Malawi aims to boost ethanol production amid challenges

Malawi aims to boost ethanol production amid challenges

Malawi is banking on ethanol as a sustainable and cost-effective alternative to imported petrol.

By Paul Adepoju

Malawi is working to increase its ethanol production through public-private partnerships in a bid to generate cheaper, cleaner transport fuel, a senior official says.

Ethanol, which is made by breaking down the starch in maize kernels into sugar and fermenting it, is less polluting than petrol, producing lower carbon dioxide emissions.

However, it also relies on an adequate supply of crops, which can be a challenge, along with high production costs.

Gift Kadzamira, director general of Malawi’s National Commission for Science and Technology (NCST) says the country’s Energy Ministry is working with local and international companies to expand production of the biofuel for vehicles.

“Armed with reports that showed ethanol use can significantly reduce foreign exchange needs, stabilise fuel prices, cut vehicle running costs and decrease greenhouse gas emissions, the government believes it is a realistic venture to undertake if the nation is able to scale the current hurdles and future expectations, especially for vehicle population growth,” she says.

The ethanol initiative, led by the NCST and supported by the Science Granting Councils Initiative (SGCI) aims to support economic growth, protect the environment and help Malawi achieve energy self-sufficiency.

The project, which started in 2012 based on recommendations from researchers, focused on boosting local ethanol production capacity, establishing competitive pricing, setting up fueling stations and encouraging necessary vehicle modifications.

Gift Kadzamira, Director General, National Commission for Science and Technology (NCST).

It faced a setback when the government introduced a policy that linked ethanol pricing to petrol prices, making ethanol production less profitable for producers. However, the policy was later reversed, reenergising the initiative.
Kadzamira says although the project was only partially off the ground, progress has been made in establishing infrastructure and vehicle modifications.

“A few cars have been brought into the country to demonstrate the feasibility while Malawian technicians have also been trained on how to adapt current vehicles on the road to ones that are able to run on ethanol,” she explains.

With petrol prices rising, public support of the initiative is high, adds Kadzamira, however adoption levels are low because of production challenges.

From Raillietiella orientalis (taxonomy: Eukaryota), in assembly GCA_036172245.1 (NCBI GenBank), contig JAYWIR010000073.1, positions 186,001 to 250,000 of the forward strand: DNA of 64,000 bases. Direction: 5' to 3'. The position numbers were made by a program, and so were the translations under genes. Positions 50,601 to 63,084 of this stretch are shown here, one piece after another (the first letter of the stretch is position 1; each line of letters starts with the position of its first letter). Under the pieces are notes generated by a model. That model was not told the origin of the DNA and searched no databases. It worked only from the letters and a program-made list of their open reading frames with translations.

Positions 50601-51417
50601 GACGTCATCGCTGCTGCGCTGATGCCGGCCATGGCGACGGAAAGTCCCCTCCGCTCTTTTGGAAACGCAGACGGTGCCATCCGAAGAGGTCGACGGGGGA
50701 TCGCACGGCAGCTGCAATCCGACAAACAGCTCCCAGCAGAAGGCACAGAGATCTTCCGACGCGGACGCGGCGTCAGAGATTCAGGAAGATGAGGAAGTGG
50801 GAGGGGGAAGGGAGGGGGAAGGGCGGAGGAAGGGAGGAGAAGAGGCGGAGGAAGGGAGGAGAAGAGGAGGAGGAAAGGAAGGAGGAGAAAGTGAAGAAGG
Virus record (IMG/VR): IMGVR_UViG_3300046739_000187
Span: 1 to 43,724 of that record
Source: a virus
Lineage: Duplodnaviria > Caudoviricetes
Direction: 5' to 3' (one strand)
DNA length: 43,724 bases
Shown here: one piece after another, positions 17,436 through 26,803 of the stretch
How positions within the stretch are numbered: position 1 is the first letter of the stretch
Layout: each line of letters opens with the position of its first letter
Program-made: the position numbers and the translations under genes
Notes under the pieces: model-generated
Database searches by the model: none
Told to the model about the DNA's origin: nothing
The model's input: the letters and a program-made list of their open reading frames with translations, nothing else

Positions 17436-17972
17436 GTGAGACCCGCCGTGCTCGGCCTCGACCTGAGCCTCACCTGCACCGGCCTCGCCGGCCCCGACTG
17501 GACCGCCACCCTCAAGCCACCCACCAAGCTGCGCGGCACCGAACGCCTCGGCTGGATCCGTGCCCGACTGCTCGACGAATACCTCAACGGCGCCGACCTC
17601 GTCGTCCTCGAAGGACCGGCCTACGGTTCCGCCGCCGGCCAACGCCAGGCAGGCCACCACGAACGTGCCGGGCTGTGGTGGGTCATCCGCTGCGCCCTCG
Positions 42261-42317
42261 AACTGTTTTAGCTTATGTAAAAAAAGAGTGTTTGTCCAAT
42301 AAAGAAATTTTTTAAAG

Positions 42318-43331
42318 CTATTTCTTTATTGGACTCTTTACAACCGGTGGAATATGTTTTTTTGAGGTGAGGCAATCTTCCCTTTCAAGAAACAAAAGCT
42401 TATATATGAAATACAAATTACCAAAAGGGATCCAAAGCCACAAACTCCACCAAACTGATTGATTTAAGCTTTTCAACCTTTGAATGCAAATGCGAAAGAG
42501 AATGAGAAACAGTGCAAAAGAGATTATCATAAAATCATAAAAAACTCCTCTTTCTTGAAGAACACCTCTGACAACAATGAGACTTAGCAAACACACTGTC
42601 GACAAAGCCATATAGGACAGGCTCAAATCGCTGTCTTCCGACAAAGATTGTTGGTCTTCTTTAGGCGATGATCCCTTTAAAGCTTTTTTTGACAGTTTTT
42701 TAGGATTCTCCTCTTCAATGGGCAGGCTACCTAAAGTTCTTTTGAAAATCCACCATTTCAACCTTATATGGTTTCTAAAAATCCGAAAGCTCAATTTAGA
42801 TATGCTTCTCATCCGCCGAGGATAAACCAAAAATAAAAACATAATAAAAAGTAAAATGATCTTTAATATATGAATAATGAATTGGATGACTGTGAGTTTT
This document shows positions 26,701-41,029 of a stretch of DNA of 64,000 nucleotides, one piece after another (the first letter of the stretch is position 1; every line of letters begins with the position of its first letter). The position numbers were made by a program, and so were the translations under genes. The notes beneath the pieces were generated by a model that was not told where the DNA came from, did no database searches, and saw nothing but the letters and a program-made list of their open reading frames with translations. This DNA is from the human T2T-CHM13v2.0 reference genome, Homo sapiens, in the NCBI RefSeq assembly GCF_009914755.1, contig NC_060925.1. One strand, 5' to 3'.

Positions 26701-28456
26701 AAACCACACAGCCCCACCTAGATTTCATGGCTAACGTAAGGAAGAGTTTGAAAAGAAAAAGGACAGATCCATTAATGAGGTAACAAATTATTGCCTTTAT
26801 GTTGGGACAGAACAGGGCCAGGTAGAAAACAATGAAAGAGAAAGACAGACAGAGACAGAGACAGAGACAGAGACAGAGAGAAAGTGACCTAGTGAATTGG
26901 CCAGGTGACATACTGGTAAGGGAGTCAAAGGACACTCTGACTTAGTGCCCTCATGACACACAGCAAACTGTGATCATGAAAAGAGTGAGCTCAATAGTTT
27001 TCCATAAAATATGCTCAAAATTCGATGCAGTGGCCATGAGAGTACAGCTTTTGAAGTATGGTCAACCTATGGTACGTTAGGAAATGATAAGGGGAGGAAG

One of the main issues is the inadequate production of ethanol to meet demand from the proposed fuel switch.

In 2022, following a change of government in Malawi, there were also delays in bringing members of the new administration on board, says Kadzamira.

Malawi’s total annual ethanol production was 18 million litres in 2023. “This is inadequate to meet future ethanol requirements,” she adds.

Long-term success

Kadzamira stresses that the NCST is committed to addressing the challenges hindering the full implementation of the ethanol project. 

“We need to ensure that all players in the ecosystem, from the government to the industry and researchers, are aligned and working together towards the common goal.” 

She believes this approach is vital for overcoming the current production shortfalls and ensuring the long-term success of ethanol as an alternative fuel in Malawi.

The SGCI is playing an essential role in providing funding and facilitating capacity building within Malawi’s research community, says Kadzamira.

“We have been able to provide resources and grants to more researchers and innovators in the country because of the support from the SGCI,” she adds.

The SGCI strengthens Sub-Saharan African science granting councils to support research and evidence-based policies that promote socio-economic development.

Nghiem Phu Nhuan, a biofuel researcher and co-author of a book on biofuel engineering process technology, says the biggest challenge facing commercial-scale ethanol production is cost. 

According to Nhuan, progress has been made in several areas and advancements in technology offer promise, showing potential for cost reduction.

Nhuan says he is optimistic about the future but uncertain about widespread adoption timelines.

“I think the future looks really good. However, I cannot predict when the time will come for ethanol to establish itself as a viable industry,” he adds.

SGCI is a multilateral initiative established to strengthen the institutional capacities of public science funding agencies in Sub-Saharan Africa to support research and evidence-based policies that will contribute to economic and social development.